With her first two restaurants, Tamerine and Bong Su, Anne Le Ziblatt was on a mission to prove to guests that Vietnamese food, even Asian food in general was more than just cheap, albeit delicious eats. The settings of her restaurants were fancy, the clientele were largely well off and the food was delicious. She reached her goal, gaining notoriety for elevating Vietnamese cuisine to heights not commonly thought of when talking about “going out” for Vietnamese food.
But, with her latest, and first solo-run restaurant, Nam Vietnamese Brasserie, located at 917 Main St. in Redwood City, Le Ziblatt is on a very different, more personal mission. She has seen how restaurants in the Bay Area have increasingly become prohibitive, unwelcoming and more expensive to a growing number of people. The restaurateur who once may have been a part of this problem, despite her good intentions, has seen what eating out has become over the years and decided it was time for a change.
Now, the champion of fine Vietnamese cuisine in the Bay Area has set her sights on providing visitors with a very different, more inclusive experience at her new restaurant, Nam. In an almost complete 180, compared to her previous restaurants, Nam has no reservations, more affordable prices, and a welcoming atmosphere meant for guests to take their time, linger and enjoy themselves.
“I’ve found that so many restaurants run on the idea of getting people in, feeding them and getting them out. Also, many of them are exclusive and hard to get into without reservations,” said Le Ziblatt. “With Nam, we wanted to change this. Our goal is for you to have a nice, and relaxing time here where you and a date can enjoy a meal with a glass of wine for under $50.”
Le Ziblatt also decided to make Nam fine-casual, a business model growing in popularity which combines counter service and fine dining and forgoes dress codes, formality and expensive bills. However, she changed things a bit and trained her staff so that when visitors sit down, there will be no need to continue to get up to order allowing them to stay seated and enjoy each other’s company. The business model is also less expensive, allowing Le Ziblatt to pass the savings on to her customers.
Nam Vietnamese Brasserie is also more personal for Le Ziblatt. The name “Nam” means “south” and the decor is deeply rooted to her hometown, a fishing village called Vung Tao located in southern Vietnam. The lighting is covered with shades mimicking fish baskets. The floor has a fish scale pattern, the walls lined with wooden planks reminiscent of where fishermen would hang their catch. There is also a large mural of a woman from a fishing village which dominates the main seating area.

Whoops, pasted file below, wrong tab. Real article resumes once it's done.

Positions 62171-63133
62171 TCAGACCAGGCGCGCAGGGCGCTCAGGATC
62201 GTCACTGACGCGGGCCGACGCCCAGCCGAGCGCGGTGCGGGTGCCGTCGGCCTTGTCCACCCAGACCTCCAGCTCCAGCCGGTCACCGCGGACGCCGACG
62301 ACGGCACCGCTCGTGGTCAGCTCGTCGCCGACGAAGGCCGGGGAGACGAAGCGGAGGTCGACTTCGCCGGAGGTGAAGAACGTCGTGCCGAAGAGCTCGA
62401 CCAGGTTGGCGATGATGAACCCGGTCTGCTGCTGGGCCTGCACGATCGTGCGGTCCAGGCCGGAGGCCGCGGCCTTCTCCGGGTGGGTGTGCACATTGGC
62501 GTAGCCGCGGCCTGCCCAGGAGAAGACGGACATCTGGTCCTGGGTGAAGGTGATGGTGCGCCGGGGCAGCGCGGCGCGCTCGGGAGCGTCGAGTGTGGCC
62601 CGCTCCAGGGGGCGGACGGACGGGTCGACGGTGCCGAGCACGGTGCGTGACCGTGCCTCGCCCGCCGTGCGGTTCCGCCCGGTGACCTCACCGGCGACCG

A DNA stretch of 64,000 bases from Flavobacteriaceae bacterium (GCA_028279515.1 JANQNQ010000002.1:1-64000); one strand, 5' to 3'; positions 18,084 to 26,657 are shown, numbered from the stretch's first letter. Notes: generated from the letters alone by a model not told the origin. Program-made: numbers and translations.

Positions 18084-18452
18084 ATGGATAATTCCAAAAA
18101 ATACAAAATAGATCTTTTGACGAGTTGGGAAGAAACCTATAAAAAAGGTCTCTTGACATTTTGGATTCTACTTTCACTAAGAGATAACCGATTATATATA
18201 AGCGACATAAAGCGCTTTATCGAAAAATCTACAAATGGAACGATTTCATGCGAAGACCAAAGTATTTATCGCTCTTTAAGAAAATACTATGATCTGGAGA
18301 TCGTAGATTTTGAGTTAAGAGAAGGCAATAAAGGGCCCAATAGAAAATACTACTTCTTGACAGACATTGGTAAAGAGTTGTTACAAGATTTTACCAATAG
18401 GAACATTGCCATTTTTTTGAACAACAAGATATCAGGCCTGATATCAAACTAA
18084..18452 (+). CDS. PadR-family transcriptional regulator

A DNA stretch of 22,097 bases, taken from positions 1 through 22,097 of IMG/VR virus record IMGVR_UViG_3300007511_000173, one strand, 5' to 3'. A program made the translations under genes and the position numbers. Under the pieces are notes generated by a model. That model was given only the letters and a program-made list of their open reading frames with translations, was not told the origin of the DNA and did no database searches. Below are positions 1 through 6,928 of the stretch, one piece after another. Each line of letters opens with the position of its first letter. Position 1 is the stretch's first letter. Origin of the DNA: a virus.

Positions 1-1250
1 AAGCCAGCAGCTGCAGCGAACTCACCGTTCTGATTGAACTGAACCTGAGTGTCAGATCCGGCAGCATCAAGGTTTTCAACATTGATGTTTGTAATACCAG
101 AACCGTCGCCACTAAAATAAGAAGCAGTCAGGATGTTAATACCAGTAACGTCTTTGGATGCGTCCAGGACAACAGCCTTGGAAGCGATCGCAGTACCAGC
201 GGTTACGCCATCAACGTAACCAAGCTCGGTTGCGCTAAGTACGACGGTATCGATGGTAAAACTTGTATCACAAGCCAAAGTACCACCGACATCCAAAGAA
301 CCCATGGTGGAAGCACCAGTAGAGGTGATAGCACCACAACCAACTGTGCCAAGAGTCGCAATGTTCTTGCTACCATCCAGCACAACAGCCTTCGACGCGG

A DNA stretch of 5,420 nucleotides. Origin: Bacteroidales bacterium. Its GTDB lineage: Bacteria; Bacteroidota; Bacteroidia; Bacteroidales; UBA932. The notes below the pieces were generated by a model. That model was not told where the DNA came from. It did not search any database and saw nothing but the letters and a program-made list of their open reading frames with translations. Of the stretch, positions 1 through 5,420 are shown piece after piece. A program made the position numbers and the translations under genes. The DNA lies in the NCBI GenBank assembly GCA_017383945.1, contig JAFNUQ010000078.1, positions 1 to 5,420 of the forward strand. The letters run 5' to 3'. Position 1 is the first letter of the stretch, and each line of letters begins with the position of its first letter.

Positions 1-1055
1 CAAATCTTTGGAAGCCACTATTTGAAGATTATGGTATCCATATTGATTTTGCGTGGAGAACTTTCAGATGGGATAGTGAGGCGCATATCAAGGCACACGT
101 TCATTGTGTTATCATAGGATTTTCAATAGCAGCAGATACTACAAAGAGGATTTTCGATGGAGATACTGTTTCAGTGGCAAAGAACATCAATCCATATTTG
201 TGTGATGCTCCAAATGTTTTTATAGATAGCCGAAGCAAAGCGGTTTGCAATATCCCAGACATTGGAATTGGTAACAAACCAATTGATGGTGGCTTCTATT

The restaurant also has an “Instagrammable” wall featuring a painting of a small noodle stall called “Miss Nam’s Noodles” where a hungry dog waits for food and monkeys play on the wires above. The stall’s owner reaches out from the painting offering you a real-life bowl complete with chopsticks for you to play with as you take your photo.
The menu is just as personal for Le Ziblatt. It features dishes from Vietnam and Cambodia, some of which inspired by her mother, Chef Nhan Huynh, owner of the acclaimed Vung Tau Restaurants in the South Bay. The dishes were inspired and/or modified to reflect the flavors of southern Vietnam from where she hails. The menu only has relatively few dishes, but that too is exactly how she wanted it for Nam.
“In Vietnam, you have these small restaurants who are excellent at making one or two dishes. You will see people from all walks of life, people wearing suits to families, and blue collar workers sitting down in these places together enjoying the dish that place is known for,” she said.
Some stars on Nam’s menu include Chicken Pho from the North, and Hu Tieu Nam Vang from the South. Honey Five-Spiced Chicken from the grill, and traditional rolls and dumplings as sides. All dishes are meant to be healthy and light.
As for drinks, Nam has beer and wine on tap. Beer fans will be happy to know that Nam offers craft brews including the rare Pliny the Elder from the Russian River Brewing Company, as well as various wines including a sauvignon blanc from Le Ziblatt and her husband’s Sonoma County vineyard. Pressed juice is also a choice for people looking for something non-alcoholic.
As for why she chose Redwood City to set up shop, Le Ziblatt says that while working in marketing, she had several opportunities to travel to the city and learn more about it. Later, when she decided to get back into the restaurant business, she knew exactly where she wanted Nam to be.
“It was the perfect location. Right downtown, near the train station, the movie theater right down the road. It’s an up and coming city, and I wanted to get in before any more people caught on.”
She also says her background growing up around food, and restaurants as the reason why she returned to being a restaurateur herself.
“I realized it couldn’t be avoided anymore,” she said. “I guess it’s just in my blood.”
Nam Vietnamese Brasserie seats about 40 people. It is open for dinner Tuesday-Saturday 5:30 p.m. to 9 p.m. with lunch hours coming soon. No reservations required. Go to nambrasserie.com for more information.